The former Orthodox synagogue in Trnava, Slovakia, has been converted into an avant-garde art gallery. (Alex Weisler)
Leave it to Slovakia to put it in perspective.
This trip has provided me with examples from the full spectrum of options for synagogues in western Slovakia — and I have to keep reminding myself that it’s all relative.
The shul in Stupava has been blessed by dedicated volunteers committed to reviving the space and creating a new, vibrant Jewish cultural center. I’ve been in Europe for more than three months now, and my Gmail account is full of projects I’ve made a mental note to check back on in a few years’ time — Stupava quickly vaulted to near the top of that list.
But the problem with something like Stupava is that you get spoiled.
At our next stop, in the dull, grey town of Malacky, I had trouble completely embracing the synagogue, which was beautifully preserved and a clear focal point of the community. Malacky’s Alhambra-inspired, salmon-striped shul is in great condition, but it’s now an art school and our trip leaders told us that much of the interior has been reconstructed for that purpose.
Rather than celebrating the comparatively good fortune of the Malacky synagogue, I found myself lamenting the fact that it is no longer an explicitly Jewish space.
Our next stop, in the town of Senec, reminded me that’s the wrong approach.
Senec’s shul could be gorgeous, an elegant stone building overlooking a neat town square that’s an oasis from endless rows of concrete apartment blocks. Instead, the synagogue is battered and broken, shuttered and left to the birds. A Senec resident told our group leader that he’d read an article in a local newspaper about a forthcoming restoration plan, but he had no definitive proof of that, nor a timetable.
But it was our final stop of the night — in Trnava, full of churches and spires that sometime give it the nickname "Catholic Oxford" or "Slovakian Rome" — that left me the most torn up. (Or is that trn up?)
The city has two, non-active synagogues, one an Orthodox space that’s been turned into an avant-garde art gallery and the other a "status quo" shul (that’s the regional denomination that tries to hearken back to a time before a schism divided Hungarian Jewry into Orthodox and liberal factions) that’s a performance space and small museum.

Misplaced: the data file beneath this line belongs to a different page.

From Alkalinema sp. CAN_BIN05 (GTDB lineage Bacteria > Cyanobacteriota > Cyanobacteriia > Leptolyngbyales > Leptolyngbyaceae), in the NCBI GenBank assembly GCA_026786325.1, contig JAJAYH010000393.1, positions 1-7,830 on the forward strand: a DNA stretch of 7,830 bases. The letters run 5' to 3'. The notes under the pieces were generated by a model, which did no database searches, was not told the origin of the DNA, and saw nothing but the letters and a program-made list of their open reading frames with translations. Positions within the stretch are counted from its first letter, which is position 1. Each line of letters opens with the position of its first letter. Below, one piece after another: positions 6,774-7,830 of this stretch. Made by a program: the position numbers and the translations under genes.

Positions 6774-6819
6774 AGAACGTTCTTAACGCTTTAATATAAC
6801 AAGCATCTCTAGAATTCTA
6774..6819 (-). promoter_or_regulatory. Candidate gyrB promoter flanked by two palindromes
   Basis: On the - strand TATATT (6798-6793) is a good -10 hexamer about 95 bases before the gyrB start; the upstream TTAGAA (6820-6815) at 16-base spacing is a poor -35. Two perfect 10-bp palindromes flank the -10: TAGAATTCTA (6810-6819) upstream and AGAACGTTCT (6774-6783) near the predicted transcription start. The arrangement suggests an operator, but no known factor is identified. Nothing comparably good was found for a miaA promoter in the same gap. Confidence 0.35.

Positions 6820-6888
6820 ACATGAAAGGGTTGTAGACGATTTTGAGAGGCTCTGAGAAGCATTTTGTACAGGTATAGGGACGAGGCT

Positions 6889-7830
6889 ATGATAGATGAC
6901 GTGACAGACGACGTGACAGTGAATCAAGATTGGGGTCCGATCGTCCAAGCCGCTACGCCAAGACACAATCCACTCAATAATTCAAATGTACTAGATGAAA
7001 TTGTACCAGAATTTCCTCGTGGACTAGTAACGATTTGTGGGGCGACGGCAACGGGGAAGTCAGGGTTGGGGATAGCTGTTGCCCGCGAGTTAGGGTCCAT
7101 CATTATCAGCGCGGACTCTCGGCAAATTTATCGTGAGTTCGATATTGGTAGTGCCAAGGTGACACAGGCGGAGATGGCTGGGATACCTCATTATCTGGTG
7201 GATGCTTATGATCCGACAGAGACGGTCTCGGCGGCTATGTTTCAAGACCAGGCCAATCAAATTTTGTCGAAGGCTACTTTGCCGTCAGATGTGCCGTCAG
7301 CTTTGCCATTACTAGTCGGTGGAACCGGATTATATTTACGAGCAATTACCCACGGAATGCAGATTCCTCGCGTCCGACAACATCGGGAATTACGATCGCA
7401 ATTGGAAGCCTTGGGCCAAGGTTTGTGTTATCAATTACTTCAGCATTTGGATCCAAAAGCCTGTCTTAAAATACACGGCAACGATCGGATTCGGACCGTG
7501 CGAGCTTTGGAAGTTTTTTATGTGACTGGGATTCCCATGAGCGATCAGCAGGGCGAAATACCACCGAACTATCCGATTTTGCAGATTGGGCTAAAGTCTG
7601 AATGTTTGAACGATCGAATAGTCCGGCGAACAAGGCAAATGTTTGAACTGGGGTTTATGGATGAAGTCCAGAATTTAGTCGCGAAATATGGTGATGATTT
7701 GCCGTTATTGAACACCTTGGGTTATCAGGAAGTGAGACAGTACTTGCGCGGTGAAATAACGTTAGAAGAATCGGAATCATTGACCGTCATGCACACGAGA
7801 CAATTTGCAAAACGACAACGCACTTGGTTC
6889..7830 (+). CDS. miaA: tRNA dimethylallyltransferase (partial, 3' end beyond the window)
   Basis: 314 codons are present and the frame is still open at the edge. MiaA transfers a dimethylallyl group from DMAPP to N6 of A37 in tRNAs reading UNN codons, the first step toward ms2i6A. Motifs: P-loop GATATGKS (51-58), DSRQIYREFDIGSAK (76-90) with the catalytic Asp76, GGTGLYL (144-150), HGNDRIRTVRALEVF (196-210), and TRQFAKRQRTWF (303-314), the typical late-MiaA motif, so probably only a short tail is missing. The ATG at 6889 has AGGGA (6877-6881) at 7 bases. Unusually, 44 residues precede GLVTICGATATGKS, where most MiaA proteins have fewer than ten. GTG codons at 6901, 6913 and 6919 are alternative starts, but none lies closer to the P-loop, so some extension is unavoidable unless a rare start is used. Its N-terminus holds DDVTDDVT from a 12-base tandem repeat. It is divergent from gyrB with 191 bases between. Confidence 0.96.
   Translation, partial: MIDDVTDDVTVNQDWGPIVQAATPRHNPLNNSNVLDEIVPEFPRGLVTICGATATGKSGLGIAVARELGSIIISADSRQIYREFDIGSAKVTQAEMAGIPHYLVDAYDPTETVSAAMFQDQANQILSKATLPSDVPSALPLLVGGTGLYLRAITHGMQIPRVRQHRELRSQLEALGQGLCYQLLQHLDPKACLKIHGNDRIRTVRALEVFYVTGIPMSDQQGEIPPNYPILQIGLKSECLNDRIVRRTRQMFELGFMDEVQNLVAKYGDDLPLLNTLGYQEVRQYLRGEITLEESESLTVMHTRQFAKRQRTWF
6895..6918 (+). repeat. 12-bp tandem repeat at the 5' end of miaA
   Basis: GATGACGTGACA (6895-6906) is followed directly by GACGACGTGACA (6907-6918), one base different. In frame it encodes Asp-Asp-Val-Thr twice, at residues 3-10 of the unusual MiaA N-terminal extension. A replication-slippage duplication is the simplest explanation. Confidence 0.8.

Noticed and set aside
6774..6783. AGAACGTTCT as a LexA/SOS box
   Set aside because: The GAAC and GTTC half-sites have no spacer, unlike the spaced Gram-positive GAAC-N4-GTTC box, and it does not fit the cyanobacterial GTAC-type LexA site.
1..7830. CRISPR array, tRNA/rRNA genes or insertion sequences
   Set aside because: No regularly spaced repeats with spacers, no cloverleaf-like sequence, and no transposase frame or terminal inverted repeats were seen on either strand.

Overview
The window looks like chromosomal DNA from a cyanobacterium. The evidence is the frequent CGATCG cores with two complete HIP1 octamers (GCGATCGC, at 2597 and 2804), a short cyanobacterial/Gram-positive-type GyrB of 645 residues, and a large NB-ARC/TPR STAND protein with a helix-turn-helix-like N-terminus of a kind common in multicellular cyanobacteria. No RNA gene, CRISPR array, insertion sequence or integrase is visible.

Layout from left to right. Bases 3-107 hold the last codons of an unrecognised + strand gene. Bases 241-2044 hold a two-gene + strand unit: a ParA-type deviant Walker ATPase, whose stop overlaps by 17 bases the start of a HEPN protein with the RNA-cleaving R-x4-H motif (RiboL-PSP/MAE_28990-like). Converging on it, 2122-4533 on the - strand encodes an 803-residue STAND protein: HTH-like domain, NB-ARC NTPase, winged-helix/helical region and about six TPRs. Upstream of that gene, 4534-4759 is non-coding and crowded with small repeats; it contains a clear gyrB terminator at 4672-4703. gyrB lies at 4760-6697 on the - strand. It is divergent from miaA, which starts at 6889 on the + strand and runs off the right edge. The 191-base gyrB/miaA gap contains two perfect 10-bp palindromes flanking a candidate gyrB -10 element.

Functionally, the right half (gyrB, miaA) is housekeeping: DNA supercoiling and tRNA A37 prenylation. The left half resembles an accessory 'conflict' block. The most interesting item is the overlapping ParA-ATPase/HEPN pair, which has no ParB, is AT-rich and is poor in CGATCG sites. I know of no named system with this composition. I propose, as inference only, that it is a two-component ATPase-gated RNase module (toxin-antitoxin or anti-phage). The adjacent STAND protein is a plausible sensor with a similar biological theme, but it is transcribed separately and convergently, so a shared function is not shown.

The status quo synagogue is a cold, spartan space, somewhat restored but still clearly in need of a little TLC. On the inaccessible balcony that once housed the women’s section, a small museum with items on loan from the Bratislava Jewish community is primed and ready to open once some structural repairs are completed in the next month or two. The building’s facade is charred and slightly crumbling, reminders of a 1986 fire.
Just a block away is the beautifully restored Orthodox synagogue, a white building with lime-green trim that dates back to 1892. Inside, the shul’s impressive ceiling paintings — blue stars of David and complex geometric designs — are bright and vibrant. But the space now houses an art gallery that, when we visited, featured a series of odd photo-painting hybrids of nude women — wrestling dragons, riding horses, crucified. Behind a screen showing a Celine Dion-like singer on loop is the old Aron Kodesh, now covered by a painting of a bloody woman, perhaps the Virgin Mary. Wine is sold at the entrance.
It got me thinking about what strange lives all these proud, old synagogues have had. What’s better: the status quo synagogue that’s now crumbling but remains tied to its Jewish past, or the Orthodox shul that’s beautifully restored but frankly a bit sacrilegious?
To what extent does preservation include the symbolic, not just the structural?
It’s probably not my question to answer. I don’t run these towns, I don’t own these sites, and I’m not a Slovak. But it’s always good to get jolted out of previously conceived black-and-white notions.
And hey, a bloody Virgin Mary covering the Aron Kodesh will do just that.